Vidalias – This onion rings true
Known for their sweet, mild flavor, vidalia onions were declared Georgia’s state vegetable in 1990. It’s a fitting name for one of Atlanta’s most promising country bands, whose pedal-steel-washed music is rooted in the soul of sweet Southern soil.
Vidalia onions hare harvested only from late April through mid-June, but this year’s harvest comes early in the form of the February release of the Stayin’ in the Doghouse . It’s the Vidalias’ second release on Upstart/Rounder, following last year’s acclaimed debut, Melodyland. The band’s press clips are full of Gram Parsons comparisons and the tug-of-war between country and rock, but more importantly, their music is real — definitely not the kind written in some 9-to-5 Nashville songwriting sweatshop.
Charles Walston, the band’s singer, guitarist and songwriter, spends his days as a reporter for the Atlanta Journal-Constitution, the daily paper. One night, a member of an Atlanta band was over at Walston’s house, and Walston played him a song, hoping the friend’s band might play it. After listening, his friend said, “Why don’t you do it yourself?” Walston replied, “I can’t sing.” But after being convinced that he sang as well as a lot of other singers in bands about town, Walston started playing with some musicians in a “garage-type” setting and started thinking seriously about trying to make his songs heard.
“I dropped a tape off to Page Waldrop, a guy I knew in a music store who was a real good guitarist and had played in the Atlanta band Miss Margie & the Tall Boys,” Walston recalled. Waldrop, also an alumnus of a rockabilly outfit called the Claremonts, called Walston that very night and said he’d like to get together and play. He brought along Jim Johnson, who had played bass in a rock band called the Chant. Pedal steel player Henry Brun, who had once sold a pedal steel guitar to Waldrop, joined them onstage one night and has been with them ever since. The group has had a revolving cast behind the drum kit.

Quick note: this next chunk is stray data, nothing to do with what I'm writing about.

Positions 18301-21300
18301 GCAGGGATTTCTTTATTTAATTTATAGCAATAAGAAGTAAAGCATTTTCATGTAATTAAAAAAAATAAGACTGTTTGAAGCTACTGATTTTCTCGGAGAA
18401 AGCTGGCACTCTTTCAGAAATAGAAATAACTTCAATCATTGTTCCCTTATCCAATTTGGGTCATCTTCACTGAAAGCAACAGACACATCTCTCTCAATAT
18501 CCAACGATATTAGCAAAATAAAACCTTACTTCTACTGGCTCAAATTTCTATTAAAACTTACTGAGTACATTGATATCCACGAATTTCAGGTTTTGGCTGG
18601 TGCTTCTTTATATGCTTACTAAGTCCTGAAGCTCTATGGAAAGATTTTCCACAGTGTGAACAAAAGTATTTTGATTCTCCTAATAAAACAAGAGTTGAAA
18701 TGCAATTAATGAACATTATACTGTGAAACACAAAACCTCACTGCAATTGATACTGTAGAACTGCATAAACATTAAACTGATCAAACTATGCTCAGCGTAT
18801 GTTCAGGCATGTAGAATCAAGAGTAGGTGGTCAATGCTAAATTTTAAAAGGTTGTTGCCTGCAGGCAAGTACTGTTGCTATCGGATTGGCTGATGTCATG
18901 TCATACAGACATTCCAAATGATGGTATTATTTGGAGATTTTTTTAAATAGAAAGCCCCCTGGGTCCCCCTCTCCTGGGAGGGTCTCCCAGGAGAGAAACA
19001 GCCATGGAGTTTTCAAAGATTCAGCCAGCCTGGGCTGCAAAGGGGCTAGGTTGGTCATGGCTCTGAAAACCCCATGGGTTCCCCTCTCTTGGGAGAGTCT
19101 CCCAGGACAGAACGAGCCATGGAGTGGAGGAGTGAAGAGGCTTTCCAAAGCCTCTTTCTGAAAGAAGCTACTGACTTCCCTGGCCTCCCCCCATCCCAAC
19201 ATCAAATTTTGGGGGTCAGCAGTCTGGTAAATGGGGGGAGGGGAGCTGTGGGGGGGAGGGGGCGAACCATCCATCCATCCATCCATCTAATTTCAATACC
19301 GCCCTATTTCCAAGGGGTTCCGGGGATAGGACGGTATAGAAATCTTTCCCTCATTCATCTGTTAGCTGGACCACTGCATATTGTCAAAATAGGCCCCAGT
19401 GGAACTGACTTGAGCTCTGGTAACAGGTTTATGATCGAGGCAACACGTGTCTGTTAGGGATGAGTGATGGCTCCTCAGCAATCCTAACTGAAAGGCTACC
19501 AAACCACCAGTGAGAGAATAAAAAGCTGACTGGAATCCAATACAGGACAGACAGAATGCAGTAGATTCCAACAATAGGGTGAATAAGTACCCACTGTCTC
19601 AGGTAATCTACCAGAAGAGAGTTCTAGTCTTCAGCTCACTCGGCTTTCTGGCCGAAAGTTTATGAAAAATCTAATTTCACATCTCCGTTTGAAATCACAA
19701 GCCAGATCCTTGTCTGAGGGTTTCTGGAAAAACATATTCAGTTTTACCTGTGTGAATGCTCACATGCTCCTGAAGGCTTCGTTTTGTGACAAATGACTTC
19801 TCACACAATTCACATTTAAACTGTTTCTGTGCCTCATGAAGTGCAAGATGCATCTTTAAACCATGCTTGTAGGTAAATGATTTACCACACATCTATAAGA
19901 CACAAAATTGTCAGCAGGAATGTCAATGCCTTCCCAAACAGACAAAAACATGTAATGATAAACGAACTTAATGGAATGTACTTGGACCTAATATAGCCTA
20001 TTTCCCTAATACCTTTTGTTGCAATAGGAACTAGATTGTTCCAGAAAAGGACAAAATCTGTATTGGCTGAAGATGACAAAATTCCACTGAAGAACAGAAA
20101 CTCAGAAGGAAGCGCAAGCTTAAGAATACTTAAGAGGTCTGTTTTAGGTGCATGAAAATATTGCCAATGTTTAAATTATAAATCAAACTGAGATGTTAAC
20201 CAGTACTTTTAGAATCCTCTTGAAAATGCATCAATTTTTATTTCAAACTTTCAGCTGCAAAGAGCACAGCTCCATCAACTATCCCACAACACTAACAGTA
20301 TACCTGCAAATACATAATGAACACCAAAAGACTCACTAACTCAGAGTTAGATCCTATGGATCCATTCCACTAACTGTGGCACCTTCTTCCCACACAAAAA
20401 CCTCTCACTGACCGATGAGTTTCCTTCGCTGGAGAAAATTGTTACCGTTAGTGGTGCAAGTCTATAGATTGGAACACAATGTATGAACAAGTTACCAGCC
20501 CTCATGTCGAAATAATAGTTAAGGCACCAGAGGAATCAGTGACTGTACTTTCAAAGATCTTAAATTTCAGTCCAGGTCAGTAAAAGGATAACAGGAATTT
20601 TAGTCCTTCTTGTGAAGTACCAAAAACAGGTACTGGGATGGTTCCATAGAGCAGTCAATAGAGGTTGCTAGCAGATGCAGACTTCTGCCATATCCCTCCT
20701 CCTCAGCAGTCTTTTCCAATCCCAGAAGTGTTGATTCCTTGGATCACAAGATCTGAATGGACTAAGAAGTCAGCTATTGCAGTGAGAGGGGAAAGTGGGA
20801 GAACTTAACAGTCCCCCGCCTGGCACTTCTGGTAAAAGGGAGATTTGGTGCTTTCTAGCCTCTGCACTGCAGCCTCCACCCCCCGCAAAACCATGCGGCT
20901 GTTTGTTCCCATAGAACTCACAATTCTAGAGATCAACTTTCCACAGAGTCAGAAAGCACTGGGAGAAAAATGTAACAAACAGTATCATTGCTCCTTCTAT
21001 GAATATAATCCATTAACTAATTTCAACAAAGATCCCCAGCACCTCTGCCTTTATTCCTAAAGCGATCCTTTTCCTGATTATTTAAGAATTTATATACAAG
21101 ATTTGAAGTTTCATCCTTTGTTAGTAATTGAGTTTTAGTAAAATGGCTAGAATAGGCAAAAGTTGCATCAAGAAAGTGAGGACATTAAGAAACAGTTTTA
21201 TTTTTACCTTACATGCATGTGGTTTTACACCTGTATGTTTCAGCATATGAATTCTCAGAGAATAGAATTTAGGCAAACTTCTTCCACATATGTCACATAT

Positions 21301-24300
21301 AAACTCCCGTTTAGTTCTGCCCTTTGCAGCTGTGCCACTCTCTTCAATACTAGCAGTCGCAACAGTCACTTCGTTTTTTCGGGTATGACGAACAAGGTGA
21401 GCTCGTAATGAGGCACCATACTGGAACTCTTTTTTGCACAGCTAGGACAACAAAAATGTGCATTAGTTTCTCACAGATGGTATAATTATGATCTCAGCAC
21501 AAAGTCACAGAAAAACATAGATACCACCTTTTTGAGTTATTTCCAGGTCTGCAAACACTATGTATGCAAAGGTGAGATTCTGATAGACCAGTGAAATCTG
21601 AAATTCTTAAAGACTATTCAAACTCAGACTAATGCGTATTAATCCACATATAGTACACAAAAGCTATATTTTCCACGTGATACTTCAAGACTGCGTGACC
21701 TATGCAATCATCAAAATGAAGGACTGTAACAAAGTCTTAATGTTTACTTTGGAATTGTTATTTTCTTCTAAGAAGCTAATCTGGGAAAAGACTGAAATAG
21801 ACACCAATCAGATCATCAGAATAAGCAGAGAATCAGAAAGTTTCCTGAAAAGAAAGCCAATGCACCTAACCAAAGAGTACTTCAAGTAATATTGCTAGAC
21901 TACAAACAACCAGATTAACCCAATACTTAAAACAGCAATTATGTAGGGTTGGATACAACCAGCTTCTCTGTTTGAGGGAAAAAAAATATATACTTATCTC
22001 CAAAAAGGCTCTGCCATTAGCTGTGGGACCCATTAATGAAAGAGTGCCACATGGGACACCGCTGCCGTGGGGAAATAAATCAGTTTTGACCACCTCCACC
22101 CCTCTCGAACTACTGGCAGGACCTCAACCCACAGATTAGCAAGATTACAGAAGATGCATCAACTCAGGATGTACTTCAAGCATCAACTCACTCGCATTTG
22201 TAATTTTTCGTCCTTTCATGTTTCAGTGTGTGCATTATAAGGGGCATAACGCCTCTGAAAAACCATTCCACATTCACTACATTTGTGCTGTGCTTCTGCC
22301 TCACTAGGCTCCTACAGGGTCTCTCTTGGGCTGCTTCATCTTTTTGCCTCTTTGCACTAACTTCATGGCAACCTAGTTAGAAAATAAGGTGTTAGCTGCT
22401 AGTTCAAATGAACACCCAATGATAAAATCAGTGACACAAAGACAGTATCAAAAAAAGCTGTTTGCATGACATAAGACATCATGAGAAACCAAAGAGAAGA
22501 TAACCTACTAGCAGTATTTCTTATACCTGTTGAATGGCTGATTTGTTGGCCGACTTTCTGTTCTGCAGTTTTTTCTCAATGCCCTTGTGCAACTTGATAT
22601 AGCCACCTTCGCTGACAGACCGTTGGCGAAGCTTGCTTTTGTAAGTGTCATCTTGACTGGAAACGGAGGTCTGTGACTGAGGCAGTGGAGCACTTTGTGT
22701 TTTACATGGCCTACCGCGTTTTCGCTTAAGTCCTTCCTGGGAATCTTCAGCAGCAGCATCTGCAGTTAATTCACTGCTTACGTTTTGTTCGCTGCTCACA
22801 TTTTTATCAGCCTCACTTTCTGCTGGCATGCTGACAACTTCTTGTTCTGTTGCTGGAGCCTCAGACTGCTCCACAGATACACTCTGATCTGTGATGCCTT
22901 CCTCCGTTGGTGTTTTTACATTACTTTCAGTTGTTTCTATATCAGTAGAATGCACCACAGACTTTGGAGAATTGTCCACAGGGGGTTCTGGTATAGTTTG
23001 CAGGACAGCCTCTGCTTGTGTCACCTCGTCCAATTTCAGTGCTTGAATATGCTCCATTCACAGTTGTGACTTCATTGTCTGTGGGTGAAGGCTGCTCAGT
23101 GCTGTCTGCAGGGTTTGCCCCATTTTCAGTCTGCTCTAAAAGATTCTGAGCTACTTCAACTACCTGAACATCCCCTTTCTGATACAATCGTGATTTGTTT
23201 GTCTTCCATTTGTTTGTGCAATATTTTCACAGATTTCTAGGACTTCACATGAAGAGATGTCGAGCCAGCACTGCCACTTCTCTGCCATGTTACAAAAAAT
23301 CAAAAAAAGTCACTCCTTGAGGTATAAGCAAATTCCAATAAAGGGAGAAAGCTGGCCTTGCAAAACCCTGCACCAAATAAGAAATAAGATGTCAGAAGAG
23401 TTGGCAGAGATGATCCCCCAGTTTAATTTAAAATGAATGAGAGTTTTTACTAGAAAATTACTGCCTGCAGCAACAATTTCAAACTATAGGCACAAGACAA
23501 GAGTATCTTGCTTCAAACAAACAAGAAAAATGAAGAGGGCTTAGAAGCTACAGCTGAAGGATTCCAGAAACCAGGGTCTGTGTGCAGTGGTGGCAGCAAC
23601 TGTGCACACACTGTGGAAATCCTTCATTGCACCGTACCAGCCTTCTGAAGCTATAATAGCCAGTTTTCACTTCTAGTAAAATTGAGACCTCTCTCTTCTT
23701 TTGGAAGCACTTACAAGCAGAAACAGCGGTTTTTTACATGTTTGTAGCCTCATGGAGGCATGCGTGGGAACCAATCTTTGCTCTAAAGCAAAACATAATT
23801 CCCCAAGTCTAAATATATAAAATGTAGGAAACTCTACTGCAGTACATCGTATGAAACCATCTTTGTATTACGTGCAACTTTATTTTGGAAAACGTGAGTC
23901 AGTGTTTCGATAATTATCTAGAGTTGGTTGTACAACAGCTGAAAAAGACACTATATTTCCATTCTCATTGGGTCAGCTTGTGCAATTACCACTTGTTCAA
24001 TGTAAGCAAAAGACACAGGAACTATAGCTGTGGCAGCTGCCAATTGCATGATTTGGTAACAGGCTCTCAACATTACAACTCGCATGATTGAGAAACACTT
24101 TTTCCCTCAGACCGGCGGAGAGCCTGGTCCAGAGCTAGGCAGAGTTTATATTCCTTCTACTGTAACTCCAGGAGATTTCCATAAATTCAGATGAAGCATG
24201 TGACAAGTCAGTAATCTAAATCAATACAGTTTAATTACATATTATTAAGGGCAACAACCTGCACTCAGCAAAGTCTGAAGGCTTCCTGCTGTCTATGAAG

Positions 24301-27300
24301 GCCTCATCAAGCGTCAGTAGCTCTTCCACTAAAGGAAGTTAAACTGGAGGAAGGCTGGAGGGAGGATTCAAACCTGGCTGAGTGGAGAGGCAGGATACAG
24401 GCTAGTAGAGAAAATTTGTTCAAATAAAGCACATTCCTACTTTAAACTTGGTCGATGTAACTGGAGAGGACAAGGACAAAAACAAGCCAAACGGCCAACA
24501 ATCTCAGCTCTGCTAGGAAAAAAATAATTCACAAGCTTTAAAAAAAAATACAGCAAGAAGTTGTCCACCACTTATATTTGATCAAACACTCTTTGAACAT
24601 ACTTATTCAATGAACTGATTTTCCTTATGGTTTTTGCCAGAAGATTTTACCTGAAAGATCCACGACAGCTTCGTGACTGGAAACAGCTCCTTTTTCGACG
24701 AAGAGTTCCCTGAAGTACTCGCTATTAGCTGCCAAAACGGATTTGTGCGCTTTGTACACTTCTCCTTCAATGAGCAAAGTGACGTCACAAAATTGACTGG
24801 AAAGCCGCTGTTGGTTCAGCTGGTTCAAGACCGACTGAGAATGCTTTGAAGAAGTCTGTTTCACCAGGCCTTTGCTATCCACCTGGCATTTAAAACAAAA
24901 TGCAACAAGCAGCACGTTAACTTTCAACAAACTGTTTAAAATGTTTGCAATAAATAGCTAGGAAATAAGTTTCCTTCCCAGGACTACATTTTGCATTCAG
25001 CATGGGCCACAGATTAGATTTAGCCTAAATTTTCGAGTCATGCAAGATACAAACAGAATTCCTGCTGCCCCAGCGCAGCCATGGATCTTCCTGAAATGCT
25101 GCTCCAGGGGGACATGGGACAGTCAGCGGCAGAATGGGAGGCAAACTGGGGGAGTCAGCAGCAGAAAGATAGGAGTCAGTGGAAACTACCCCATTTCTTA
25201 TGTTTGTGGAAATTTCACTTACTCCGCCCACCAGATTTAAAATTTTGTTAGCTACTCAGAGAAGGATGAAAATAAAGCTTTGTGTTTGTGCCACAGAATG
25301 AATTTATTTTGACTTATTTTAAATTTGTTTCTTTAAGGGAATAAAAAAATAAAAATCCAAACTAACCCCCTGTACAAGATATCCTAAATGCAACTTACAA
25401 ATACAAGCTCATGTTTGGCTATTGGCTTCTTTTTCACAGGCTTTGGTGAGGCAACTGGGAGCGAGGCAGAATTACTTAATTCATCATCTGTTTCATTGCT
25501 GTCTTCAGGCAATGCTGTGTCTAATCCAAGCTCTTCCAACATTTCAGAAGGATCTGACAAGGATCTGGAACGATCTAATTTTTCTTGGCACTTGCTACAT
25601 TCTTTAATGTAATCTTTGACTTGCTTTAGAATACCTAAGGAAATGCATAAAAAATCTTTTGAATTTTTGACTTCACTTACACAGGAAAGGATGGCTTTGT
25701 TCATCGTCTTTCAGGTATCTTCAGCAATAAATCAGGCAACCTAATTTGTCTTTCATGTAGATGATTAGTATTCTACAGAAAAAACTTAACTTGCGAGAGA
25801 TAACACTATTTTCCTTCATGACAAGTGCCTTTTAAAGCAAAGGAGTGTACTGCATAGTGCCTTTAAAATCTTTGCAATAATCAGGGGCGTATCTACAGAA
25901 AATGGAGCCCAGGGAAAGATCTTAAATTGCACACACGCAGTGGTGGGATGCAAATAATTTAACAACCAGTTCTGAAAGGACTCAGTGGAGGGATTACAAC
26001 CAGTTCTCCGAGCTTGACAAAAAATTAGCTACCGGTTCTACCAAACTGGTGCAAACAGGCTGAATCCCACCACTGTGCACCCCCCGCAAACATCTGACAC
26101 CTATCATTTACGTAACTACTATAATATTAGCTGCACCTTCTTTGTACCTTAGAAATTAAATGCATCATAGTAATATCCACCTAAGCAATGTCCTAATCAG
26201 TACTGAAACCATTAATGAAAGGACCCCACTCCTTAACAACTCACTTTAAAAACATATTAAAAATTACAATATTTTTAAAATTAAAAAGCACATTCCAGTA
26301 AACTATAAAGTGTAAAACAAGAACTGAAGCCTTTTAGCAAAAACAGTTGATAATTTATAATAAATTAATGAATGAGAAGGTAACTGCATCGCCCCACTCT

Asked about the alleged Parsons influences, Walston replied, “Well, I grew up in Florida, where Gram lived. I don’t consciously try to sound like him, but I think it goes back to the fact that I’m an untrained vocalist, as Gram was. When you have a voice like that — Gram didn’t have a lot of range, nor do I — you focus more on experience and emotion, and sometimes it comes out raw and full of pain. It’s kind of like being a method actor.”
Of the songs on the new disc, “Misery Loves Company” and “Such a Mystery” lean more toward that Parsons feel both vocally and lyrically, while “Whole Lotta Doin’ Without” owes more to Johnny Cash. “What A Nice Surprise” features backing vocals by a hardened honky-tonk female singer who turns out to be — surprise — Amy Ray of the Indigo Girls. The kicker, though, is a cover of the Ramones’ “Questioningly” (which originally appeared on a 7-inch single last year).
The summer of ’96 found the band playing at the Southern Crossroads Festival at Centennial Park during the Olympics, where the seats were too hot for people to sit down. The group hopes to hit the road this spring and spread the word beyond their hot-seat home region, with tours to the Northeast and the Midwest planned and possibly the West Coast as well. Walston says he just wants to go where people know his songs.
And come springtime, the Vidalias are always sweeter.